The Dharmadhikari committee, which was constituted by the Maharashtra government in 2010 to suggest measures to curb atrocities against women, in its interim reports has recommended the state to frame a policy to tackle “vulgar activities”on social networking sites such as Facebook. Amongst several other recommendations, it has also sought a complete ban on dance bars.
The interim reports were submitted to the Bombay High Court on Monday during the hearing of a PIL filed by Help Mumbai Foundation, seeking enhanced measures to ensure safety and security of women. Last week, Justice A S Oka and Justice G S Kulkarni had issued a notice to the state Home department asking it to explain why contempt proceedings should not be initiated against it for failing to implement the recommendations of the panel.
The state government on Monday informed the court that it had extended the tenure of the committee till November 30 and submitted the fourth and fifth interim reports to the court. In its fourth interim report, dated September 6, 2013, the committee held social networking websites responsible for rising divorce cases, atrocities on women, and “fuelling violent tendencies among the youth”.
“Vulgar activities carried out through Facebook, mobile and computer, social networking sites need to be tackled urgently, because it has been observed on a global scale that divorces are on the rise in marriages taking place through Facebook. And through that medium, atrocities against women are also on the rise. Such sites fuel violent tendencies among the youth and as a result, it has been observed, that there is a rise in offences against women and unsecured conditions. Not only that, criminal tendencies in children too are increasing because of this,” the committee stated.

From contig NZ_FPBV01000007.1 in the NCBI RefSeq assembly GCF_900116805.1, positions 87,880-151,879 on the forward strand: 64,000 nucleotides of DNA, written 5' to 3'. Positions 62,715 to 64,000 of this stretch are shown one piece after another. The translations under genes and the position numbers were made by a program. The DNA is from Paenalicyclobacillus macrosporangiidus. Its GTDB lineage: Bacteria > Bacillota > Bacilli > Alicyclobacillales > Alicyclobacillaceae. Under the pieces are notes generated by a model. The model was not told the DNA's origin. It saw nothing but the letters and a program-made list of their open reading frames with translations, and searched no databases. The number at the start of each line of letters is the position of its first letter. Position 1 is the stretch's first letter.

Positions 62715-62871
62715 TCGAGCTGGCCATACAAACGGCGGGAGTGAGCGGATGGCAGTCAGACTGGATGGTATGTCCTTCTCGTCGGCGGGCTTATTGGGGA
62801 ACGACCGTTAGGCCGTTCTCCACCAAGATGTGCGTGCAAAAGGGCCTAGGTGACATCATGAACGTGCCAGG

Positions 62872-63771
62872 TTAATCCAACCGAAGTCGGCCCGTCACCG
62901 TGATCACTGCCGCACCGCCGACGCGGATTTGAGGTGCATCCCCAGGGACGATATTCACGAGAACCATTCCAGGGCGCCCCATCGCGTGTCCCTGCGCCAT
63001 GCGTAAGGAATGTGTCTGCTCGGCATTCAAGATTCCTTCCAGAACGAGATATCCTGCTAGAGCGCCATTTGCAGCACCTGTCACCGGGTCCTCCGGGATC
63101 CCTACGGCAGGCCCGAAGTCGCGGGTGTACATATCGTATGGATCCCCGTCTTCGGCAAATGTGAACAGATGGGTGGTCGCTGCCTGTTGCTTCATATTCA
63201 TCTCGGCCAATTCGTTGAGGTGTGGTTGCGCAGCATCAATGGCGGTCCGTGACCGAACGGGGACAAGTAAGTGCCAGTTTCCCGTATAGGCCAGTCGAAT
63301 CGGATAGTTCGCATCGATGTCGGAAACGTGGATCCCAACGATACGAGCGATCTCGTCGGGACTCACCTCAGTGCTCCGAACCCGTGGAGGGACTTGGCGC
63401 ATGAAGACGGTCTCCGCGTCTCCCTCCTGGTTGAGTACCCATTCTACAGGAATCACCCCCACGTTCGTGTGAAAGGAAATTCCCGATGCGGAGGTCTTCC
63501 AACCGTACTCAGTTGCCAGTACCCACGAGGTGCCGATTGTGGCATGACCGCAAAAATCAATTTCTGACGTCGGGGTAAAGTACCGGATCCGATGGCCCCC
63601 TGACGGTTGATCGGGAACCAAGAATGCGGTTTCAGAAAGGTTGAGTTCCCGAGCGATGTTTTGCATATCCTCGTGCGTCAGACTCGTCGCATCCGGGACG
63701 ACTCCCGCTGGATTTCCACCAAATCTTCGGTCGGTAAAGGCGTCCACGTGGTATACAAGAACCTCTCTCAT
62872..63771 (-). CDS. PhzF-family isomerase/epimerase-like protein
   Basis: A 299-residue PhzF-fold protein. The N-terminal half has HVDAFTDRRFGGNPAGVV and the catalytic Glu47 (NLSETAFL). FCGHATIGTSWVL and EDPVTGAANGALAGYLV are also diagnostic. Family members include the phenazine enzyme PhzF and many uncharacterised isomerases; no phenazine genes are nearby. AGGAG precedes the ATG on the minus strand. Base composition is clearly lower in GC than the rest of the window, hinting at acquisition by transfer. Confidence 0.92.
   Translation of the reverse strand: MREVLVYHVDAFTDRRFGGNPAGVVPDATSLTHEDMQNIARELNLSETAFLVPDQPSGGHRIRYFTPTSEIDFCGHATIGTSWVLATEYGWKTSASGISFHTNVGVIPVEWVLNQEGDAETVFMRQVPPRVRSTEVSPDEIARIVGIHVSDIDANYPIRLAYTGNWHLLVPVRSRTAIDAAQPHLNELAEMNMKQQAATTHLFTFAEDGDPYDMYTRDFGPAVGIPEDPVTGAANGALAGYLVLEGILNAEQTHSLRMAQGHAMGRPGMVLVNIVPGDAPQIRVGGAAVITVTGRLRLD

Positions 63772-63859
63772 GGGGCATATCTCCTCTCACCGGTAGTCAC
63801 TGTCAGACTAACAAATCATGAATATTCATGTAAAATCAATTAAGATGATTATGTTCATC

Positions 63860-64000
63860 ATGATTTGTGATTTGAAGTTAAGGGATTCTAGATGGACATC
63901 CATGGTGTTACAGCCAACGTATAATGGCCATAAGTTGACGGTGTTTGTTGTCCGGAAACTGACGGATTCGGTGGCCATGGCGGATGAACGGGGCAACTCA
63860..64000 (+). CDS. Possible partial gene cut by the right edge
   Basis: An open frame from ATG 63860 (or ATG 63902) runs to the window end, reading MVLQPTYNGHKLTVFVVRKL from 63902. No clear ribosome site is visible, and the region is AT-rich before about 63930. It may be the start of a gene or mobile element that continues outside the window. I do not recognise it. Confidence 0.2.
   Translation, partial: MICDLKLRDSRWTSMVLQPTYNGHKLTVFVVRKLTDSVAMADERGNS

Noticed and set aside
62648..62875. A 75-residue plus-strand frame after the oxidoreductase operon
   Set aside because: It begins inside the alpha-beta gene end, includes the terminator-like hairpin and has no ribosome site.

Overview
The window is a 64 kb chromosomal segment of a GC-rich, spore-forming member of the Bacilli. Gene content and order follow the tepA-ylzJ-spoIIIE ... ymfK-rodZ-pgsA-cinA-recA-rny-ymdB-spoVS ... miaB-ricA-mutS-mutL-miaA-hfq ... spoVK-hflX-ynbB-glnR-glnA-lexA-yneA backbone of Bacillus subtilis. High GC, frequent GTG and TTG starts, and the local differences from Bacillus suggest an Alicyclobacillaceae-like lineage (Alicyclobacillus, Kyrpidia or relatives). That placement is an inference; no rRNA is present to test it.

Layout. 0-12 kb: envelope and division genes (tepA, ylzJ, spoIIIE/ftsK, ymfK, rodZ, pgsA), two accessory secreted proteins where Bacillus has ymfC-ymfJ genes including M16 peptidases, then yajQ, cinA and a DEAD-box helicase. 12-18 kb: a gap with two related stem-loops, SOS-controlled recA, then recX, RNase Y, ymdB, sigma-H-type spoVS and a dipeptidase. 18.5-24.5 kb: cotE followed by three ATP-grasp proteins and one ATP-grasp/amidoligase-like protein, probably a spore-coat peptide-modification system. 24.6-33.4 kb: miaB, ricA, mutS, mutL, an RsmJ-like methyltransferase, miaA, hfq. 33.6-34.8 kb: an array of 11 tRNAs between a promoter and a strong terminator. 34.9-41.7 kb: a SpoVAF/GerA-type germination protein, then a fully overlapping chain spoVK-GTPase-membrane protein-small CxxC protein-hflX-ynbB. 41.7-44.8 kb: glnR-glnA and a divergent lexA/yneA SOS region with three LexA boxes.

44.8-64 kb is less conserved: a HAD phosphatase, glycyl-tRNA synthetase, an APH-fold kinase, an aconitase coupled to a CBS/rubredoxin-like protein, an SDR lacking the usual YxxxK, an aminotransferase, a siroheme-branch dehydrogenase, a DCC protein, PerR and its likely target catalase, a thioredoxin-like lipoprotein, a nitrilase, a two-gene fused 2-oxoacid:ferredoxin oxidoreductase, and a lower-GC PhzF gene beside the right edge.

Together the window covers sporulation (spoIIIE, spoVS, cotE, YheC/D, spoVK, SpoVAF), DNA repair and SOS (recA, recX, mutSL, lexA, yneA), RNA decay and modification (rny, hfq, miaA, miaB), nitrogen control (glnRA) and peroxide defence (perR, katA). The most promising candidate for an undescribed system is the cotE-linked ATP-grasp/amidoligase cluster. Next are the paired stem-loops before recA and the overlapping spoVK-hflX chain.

In its fifth interim report, it has recommended a complete ban on bar dancers saying that there was a drop in cases of crimes against women when the state government’s ban was in force, before the Supreme Court held it unconstitutional in 2012.
Among the 22 recommendations in its fourth report and six in the fifth report , the panel has suggested that in order to ensure effective implementation of the anti-dowry law, a bride must at the time of registration of marriage state under oath whether or not dowry was sought and whether the gifts and cash received by her have been kept in her name.